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The Amazing History Of Southeast Asia

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Human presence in Southeast Asia dates to at least 40,000 years ago. In places like Java, Borneo, and Flores, archaeologists have found traces of prehistoric settlements. During the Ice Age, sea levels were quite lower, so all the different islands were probably part of the mainland. At the time, it would have been possible for people from all over Asia to travel and settle in different regions without encountering large bodies of water.

Almost 10,000 years ago, glaciers started to melt, and the land started partitioning into islands. No written record exists of the ancient Southeast Asian civilizations, but their archaeological traces are being discovered to this day. A major discovery in 2004 unearthed some skeletal remains that show that ancient people here were fairly similar to modern human beings, except for being short. Their maximum height was around four feet. Researchers have termed these people as Hobbits based on the famous fantasy tales of J.R.R.

Tolkien. They might have been shorter species of early Homo sapiens or even earlier species like Homo erectus. As the glaciers started to melt, water bodies started to form, and rivers started to cut through the land. As the topography changed around them, so did the people. Their ideas, lifestyles, and cultures underwent fundamental changes.

The most basic and important of these changes is the advent of agriculture. Water provided an easy source for irrigation. Around 8000 BCE, agricultural settlements started to appear in the region, as the valleys of Thailand, Burma, and Vietnam were quite fertile. Alongside these places, inhabitants in Java, Bali, and the Philippines started adapting to their surroundings as well and started farming in rice farms. The climate and the landscape were favorable for irrigation, and the farming almost had a self-sustaining nature to it.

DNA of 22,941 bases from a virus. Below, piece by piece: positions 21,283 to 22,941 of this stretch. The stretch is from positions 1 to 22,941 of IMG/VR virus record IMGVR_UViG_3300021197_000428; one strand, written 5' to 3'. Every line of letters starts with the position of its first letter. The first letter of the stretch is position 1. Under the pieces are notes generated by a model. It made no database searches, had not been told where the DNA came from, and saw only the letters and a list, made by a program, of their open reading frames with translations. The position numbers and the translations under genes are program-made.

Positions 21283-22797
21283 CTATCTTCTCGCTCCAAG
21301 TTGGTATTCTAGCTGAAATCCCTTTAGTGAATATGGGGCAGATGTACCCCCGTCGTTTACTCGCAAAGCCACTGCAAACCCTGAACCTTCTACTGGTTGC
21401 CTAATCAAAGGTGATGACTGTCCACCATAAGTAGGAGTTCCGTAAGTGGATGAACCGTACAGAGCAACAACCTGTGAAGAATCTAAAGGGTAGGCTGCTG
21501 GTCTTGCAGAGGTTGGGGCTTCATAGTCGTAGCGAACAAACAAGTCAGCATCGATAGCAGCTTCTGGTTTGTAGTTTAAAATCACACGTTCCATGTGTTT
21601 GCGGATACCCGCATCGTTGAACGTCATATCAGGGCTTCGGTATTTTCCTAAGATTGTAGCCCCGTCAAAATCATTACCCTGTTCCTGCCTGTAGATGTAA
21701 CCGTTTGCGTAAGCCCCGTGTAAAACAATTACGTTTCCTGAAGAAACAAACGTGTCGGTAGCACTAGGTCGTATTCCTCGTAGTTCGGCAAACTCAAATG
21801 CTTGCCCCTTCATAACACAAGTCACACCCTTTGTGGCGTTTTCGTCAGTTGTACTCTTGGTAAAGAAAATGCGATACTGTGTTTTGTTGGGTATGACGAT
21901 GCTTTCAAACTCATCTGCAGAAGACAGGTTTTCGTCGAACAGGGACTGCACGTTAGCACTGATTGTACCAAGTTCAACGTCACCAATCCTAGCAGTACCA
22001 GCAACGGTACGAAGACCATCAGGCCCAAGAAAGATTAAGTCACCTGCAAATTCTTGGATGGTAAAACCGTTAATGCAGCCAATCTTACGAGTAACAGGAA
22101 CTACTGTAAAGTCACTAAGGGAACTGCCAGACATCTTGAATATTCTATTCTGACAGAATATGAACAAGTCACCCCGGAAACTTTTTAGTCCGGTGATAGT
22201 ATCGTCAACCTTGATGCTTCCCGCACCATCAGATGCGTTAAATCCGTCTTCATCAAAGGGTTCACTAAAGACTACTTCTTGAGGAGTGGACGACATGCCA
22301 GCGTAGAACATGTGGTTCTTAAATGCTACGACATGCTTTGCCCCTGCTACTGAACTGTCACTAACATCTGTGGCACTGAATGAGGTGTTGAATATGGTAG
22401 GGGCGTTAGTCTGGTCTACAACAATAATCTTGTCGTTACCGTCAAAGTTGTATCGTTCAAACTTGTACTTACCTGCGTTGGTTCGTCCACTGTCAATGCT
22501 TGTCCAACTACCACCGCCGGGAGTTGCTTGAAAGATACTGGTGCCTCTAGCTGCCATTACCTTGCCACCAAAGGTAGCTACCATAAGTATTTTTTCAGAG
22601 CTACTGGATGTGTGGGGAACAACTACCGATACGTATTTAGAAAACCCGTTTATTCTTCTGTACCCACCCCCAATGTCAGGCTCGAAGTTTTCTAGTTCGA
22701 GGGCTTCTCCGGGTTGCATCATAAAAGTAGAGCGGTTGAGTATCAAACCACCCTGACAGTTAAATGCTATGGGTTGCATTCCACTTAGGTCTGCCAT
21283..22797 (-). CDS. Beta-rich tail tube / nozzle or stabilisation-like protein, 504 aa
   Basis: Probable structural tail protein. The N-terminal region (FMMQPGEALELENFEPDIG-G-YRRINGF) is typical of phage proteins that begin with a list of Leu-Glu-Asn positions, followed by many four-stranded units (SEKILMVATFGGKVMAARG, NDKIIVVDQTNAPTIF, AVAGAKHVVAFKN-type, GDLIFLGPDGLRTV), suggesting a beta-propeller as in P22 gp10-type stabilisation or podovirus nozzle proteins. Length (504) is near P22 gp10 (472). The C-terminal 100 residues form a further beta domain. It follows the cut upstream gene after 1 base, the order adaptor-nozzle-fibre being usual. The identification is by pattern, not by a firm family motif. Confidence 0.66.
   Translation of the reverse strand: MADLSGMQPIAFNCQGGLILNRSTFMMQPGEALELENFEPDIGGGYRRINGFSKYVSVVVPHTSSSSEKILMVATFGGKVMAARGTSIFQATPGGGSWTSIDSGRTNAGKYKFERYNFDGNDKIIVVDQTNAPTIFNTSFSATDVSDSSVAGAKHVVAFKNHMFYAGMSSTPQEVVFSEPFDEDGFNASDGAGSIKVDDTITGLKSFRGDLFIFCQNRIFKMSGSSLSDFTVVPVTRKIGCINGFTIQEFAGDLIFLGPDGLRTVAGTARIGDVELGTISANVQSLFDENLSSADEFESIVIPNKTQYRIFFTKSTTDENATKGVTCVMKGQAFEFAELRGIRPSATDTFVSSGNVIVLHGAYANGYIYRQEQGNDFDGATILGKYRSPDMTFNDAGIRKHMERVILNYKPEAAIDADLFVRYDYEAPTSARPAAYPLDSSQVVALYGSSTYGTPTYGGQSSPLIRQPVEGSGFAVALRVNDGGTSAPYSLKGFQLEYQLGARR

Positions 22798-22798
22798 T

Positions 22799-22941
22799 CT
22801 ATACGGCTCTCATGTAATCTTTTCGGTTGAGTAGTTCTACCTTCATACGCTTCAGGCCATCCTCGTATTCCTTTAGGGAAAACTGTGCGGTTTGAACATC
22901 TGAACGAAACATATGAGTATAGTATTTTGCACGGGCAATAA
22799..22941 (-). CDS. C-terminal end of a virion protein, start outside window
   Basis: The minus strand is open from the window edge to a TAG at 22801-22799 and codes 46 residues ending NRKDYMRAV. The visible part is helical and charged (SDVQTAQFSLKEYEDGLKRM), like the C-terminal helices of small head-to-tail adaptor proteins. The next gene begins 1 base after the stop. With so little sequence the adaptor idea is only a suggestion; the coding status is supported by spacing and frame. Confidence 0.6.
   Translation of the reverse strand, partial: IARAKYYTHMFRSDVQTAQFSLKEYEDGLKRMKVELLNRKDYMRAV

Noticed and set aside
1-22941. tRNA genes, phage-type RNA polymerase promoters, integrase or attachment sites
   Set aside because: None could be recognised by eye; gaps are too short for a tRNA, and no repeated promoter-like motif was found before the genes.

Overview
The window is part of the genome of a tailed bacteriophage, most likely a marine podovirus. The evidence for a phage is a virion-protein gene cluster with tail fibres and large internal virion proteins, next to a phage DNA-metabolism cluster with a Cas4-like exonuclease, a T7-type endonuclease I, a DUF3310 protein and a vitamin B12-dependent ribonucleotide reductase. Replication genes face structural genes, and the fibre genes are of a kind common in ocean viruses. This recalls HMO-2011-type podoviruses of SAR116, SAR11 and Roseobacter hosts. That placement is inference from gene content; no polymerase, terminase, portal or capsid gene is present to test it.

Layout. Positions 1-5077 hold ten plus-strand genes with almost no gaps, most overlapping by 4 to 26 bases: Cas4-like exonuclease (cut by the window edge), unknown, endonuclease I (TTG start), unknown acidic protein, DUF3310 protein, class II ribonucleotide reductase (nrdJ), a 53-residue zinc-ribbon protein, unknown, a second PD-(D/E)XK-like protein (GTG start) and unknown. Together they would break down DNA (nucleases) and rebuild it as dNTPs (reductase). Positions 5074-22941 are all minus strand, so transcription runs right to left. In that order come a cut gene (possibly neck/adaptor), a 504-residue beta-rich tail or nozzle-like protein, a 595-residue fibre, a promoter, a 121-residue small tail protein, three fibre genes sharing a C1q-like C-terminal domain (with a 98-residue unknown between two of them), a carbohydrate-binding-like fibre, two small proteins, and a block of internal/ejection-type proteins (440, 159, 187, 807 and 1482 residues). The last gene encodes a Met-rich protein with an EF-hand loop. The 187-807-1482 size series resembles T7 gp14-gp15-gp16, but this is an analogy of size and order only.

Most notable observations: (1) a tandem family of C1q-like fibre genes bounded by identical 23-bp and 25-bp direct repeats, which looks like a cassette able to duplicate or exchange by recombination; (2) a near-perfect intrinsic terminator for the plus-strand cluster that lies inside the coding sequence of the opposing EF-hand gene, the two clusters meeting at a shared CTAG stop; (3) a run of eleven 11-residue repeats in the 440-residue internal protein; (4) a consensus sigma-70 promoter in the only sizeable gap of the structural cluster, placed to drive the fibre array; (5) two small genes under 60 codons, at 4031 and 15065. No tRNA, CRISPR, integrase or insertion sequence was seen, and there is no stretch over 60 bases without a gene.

By 6000 BCE, the environment and the landscape were diversifying. Some immigration into the region might have also taken place. But it was the evolution of local norms and communication between cultures that shaped the region. Since the climate is so wet, they innovated their housing structures allowing water to flow under them without any harm. These huts, known as stilt houses, are still in use today.

The stone tools from early settlements and hunting societies show a similarity in design. This diverse hunting and gathering lifestyle has survived well into the 21st century. Eventually, people started to use boats, making transportation much simpler across the islands. Thanks to this transportation, entire Southeast Asia became well-connected, and the civilizations informed each other in cultural matters. Similarly, somewhat advanced metalworking was being practiced by the end of the 30th century BCE.

These skills evolved locally, each developing its unique characteristics. The change in the landscape accounts for many cultural events that happened later on. For instance, naval travel helped in the expansion of Proto-Austronesian languages over 5000 years. Gradually, the language evolved into Austronesian. Today, Austronesian is spoken in Southeast Asia, Madagascar, New Guinea, Polynesia, and Taiwan.